Board & Batten Wainscoting Project: Part Two

Quick little update!

Nothing too exciting to report yet, but we were able to apply the top ledge piece to the wainscoting last night.
It was by far the easiest part we've tackled so far! Everything went according to plan and it only took us about 30 minutes to get it up (that's what she said).

Basically, we started with the corner that sticks out. As I mentioned in Part One, we decided we were only going to tackle the mitred corner on that one spot since it's our only corner that sticks out. We took the ledge piece and held it in place on top of the top rail. From underneath, I scribed the corners where the two top rail pieces met. You can see my mark in this photo:
Then we lined up our laser line on the saw at the point those lines intersected and cut a perfect 45 degree angle. Then we held that piece in place and scored the angle for the other side (we knew this would not be a perfect 45-45 corner). It worked pretty well! Since our walls aren't perfect squares, there was a small space in between the 2 pieces, but nothing I wasn't expecting or that a bit of wood filler and sanding wouldn't resolve. I took some pictures of my corner, but they were blurry so look for those in an upcoming post.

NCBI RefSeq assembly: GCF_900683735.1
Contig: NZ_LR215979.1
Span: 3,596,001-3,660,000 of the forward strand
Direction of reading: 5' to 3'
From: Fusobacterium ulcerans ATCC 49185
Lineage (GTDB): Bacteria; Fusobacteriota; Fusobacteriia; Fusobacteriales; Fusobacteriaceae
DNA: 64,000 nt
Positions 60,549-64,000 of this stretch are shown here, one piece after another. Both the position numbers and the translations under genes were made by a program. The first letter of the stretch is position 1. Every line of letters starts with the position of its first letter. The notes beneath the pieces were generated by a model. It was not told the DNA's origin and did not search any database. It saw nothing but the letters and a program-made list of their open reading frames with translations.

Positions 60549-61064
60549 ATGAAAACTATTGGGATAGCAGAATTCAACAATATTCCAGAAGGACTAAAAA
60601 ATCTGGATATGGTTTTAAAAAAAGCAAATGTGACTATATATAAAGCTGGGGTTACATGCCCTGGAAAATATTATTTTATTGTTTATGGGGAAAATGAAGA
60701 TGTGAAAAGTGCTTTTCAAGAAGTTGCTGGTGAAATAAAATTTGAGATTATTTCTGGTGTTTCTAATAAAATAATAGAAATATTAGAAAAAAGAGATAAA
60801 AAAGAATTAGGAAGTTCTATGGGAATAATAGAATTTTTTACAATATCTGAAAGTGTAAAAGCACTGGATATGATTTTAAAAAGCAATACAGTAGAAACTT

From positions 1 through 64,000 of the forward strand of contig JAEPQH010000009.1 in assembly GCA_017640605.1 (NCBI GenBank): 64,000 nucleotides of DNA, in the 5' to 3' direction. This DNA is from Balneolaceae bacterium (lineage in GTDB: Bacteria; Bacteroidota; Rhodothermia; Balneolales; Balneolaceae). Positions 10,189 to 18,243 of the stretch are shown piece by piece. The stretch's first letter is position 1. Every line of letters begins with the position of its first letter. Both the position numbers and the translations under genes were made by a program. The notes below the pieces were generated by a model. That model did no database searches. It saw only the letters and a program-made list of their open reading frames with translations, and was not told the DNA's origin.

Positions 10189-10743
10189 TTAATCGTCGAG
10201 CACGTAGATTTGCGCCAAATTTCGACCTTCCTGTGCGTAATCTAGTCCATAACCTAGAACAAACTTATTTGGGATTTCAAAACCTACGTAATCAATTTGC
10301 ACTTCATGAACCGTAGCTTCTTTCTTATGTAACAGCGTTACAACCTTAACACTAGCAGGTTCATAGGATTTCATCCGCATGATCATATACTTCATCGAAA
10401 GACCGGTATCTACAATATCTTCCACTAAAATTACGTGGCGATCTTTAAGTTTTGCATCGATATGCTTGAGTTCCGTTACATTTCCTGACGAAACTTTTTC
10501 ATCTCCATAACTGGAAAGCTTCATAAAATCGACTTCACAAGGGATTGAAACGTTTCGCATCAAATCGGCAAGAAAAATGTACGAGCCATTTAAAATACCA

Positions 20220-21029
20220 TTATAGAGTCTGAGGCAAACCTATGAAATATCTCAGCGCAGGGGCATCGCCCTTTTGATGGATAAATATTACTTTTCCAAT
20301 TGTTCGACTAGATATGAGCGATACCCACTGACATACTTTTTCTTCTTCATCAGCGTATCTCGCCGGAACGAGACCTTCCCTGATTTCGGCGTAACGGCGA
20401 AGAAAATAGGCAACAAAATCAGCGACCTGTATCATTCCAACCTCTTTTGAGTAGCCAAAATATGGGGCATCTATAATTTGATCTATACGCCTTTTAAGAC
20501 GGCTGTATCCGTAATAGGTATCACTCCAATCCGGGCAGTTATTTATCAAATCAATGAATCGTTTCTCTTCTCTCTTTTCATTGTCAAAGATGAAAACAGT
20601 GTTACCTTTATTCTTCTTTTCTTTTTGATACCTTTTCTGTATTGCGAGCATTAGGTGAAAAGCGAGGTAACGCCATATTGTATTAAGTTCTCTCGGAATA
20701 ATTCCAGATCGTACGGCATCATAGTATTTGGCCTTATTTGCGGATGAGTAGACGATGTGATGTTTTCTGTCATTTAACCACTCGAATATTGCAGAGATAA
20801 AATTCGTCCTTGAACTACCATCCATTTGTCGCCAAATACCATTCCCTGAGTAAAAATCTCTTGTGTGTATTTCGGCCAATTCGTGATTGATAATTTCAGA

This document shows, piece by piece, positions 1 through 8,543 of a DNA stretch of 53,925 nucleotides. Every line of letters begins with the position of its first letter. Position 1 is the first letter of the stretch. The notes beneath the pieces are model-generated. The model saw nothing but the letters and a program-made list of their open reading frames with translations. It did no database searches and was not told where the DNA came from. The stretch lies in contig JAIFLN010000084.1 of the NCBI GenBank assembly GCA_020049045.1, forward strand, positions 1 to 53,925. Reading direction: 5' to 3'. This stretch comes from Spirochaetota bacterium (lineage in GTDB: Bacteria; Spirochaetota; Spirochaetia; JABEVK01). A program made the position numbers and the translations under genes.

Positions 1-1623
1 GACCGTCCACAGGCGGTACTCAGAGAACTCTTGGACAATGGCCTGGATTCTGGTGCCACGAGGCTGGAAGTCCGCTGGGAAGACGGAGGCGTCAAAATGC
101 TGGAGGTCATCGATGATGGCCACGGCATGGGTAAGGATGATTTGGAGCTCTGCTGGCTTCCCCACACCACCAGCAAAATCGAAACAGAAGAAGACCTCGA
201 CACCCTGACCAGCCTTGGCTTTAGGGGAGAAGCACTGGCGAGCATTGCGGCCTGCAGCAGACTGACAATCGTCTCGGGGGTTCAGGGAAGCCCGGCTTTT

After we got that corner situated, we cut any remaining pieces and attached them. We used construction adhesive all along the top of the top rail, then placed the ledge pieces on top and used the brad nailer to secure to the top rails. Originally, we felt like we'd have to use the finishing nails and toenail them into a stud, but after thinking about it and researching online, we decided that the brad nailer and adhesive would be fine. After all, this top piece is just decorative and not heavy. The adhesive should hold it up there!

You can see in this photo that there is a small space between the wall and the trim piece.These are both just facts of life when you're dealing with imperfect walls and imperfect trim. Again, caulk will come to the rescue soon enough!

BTW, here's a shot of the saw we got:Nothing fancy, but it's working perfectly for this job. It probably won't cut anything wider than 4 inches, but at $90, we thought it a bargain to be able to do all our own cutting!

Up next: Priming everything!

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